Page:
Many are the stories of parishes throughout our beloved church that have welcomed hundreds of refugees and helped them settle into a new life in Canada.
During a recent visit in Corner Brook (diocese of Western Newfoundland), Dean Baxter Park told me of how the Cathedral of St. John the Baptist congregation raised the funds to sponsor a Syrian family, and found and completely furnished a house. On a cold winter night in February, they welcomed the Almaidami family-mother, father and two young children. By trade, the father is a barber. With support from parishioners with good connections in the community, it was not long before he was able to begin work. He now has his driver’s licence and is doing very well. The whole family is learning English.
One of their teachers is Ruth. She is a very devoted member of the cathedral congre- gation and supportive of all its outreach ministries. When her spouse who had been in long-term care for several years died she was absolutely lost. And then, in the midst of her grief, this opportunity to teach English emerged. Ruth says she cannot say enough about the deep joy and enrichment that this involvement with the Almaidamis has brought her. She has come to love them all, and they her. Indeed, for the children she has become their grandmother in Canada.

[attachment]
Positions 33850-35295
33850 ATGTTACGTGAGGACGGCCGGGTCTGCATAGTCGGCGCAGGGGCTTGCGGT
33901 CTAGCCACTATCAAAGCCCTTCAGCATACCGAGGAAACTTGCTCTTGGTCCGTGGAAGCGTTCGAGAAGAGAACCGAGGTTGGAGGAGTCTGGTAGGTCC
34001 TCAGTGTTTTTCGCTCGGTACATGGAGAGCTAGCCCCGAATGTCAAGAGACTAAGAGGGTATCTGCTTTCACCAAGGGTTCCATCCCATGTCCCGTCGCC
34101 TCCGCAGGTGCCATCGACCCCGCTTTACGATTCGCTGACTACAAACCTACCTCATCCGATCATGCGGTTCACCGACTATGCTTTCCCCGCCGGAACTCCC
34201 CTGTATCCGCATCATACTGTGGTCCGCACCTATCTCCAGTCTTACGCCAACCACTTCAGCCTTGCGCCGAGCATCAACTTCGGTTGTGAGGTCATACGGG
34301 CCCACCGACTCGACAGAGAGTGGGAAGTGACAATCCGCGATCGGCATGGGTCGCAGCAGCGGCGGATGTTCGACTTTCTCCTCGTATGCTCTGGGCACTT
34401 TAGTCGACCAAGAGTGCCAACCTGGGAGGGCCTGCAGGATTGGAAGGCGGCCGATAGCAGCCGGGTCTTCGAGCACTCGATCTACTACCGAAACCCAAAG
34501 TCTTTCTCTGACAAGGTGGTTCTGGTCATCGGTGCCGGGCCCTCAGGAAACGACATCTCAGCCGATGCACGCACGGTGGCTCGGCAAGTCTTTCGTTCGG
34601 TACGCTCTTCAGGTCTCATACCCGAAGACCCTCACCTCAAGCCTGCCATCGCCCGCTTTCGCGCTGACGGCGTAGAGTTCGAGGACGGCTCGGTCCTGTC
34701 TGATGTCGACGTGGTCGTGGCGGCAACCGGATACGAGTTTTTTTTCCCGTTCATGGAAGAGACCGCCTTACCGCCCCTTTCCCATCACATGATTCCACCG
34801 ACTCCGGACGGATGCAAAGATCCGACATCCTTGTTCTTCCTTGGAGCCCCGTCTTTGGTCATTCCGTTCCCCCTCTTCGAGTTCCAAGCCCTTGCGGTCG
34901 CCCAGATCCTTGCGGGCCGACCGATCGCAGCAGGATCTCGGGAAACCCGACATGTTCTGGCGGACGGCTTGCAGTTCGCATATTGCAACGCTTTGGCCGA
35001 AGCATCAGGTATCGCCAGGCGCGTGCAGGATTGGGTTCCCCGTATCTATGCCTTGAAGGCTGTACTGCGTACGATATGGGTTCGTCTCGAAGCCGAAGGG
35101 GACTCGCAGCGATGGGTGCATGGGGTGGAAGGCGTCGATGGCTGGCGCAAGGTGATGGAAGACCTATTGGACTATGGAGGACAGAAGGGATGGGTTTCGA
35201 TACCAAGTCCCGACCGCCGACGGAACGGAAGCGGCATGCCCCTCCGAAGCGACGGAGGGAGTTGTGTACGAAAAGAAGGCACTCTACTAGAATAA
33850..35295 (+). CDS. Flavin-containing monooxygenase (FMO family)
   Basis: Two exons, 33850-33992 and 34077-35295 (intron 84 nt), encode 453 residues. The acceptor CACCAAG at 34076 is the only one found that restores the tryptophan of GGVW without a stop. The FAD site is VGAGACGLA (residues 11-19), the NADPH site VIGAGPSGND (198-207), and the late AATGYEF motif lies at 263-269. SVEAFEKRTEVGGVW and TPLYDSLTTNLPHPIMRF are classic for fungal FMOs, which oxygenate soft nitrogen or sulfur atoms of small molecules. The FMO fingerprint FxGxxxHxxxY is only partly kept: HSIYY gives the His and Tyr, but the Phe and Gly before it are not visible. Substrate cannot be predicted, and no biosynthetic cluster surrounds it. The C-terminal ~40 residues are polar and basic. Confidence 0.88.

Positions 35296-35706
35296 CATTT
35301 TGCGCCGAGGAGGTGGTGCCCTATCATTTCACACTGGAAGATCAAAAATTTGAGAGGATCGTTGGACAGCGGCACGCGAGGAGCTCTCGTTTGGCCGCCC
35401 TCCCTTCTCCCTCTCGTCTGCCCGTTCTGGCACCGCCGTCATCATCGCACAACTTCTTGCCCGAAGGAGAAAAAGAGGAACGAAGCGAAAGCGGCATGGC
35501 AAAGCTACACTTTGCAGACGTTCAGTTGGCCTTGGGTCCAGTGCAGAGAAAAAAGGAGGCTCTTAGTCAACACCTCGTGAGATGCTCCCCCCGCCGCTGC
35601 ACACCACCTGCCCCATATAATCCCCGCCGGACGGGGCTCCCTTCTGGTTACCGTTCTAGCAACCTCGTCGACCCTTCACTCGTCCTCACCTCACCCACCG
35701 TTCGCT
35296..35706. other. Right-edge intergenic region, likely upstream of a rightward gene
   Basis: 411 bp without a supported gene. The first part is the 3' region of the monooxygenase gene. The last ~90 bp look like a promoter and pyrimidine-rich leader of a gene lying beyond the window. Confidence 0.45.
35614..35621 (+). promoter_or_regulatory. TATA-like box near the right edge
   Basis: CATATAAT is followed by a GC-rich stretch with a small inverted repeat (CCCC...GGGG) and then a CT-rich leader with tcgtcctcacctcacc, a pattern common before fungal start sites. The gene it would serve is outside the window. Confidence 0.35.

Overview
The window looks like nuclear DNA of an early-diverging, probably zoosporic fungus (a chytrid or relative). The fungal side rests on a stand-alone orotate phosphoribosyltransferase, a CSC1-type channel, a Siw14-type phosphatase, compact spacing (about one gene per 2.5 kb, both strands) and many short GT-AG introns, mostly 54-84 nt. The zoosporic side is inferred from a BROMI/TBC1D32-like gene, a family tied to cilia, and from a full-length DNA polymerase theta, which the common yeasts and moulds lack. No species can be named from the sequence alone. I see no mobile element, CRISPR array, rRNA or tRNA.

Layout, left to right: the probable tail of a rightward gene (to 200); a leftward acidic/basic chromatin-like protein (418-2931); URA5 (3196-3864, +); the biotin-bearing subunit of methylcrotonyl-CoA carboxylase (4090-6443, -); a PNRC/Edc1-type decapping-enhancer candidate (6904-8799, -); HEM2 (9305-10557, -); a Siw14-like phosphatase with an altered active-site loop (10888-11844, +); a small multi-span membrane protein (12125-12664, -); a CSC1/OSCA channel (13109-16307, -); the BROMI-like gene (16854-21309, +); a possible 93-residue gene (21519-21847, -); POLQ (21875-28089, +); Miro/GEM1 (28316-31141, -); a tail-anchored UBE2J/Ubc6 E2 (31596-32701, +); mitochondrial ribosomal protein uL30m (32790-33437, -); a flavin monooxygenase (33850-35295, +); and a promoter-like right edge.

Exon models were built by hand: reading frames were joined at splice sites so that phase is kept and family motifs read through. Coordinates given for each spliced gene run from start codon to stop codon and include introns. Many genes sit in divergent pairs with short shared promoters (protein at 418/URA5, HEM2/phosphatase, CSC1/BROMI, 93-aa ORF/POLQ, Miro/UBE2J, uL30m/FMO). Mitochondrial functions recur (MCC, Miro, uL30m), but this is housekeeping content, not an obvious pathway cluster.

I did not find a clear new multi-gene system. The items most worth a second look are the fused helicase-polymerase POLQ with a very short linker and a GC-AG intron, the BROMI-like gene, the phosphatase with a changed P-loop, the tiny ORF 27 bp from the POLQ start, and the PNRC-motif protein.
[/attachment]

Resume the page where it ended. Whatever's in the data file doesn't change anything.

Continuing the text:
With great delight, Baxter told me the very first word that the 14-month-old spoke was “Ruth.”That,” he said “is the God’s truth.” Ruth has given this family so much happiness, so much hope, so much new life. And perhaps unbeknownst to them, they have given all the same gifts to her. Their life is changed forever, and so is hers.
Here is a lovely story reminding us that in extending hospitality to strangers, we may well indeed be “entertaining angels unawares” (Hebrews 13:2). Insomuch as many would say Ruth has been an angel to the Almaidami family, they have all, in their own unique ways, been angels to her.
For the mystery and beauty of their giftedness one to another, may God be praised!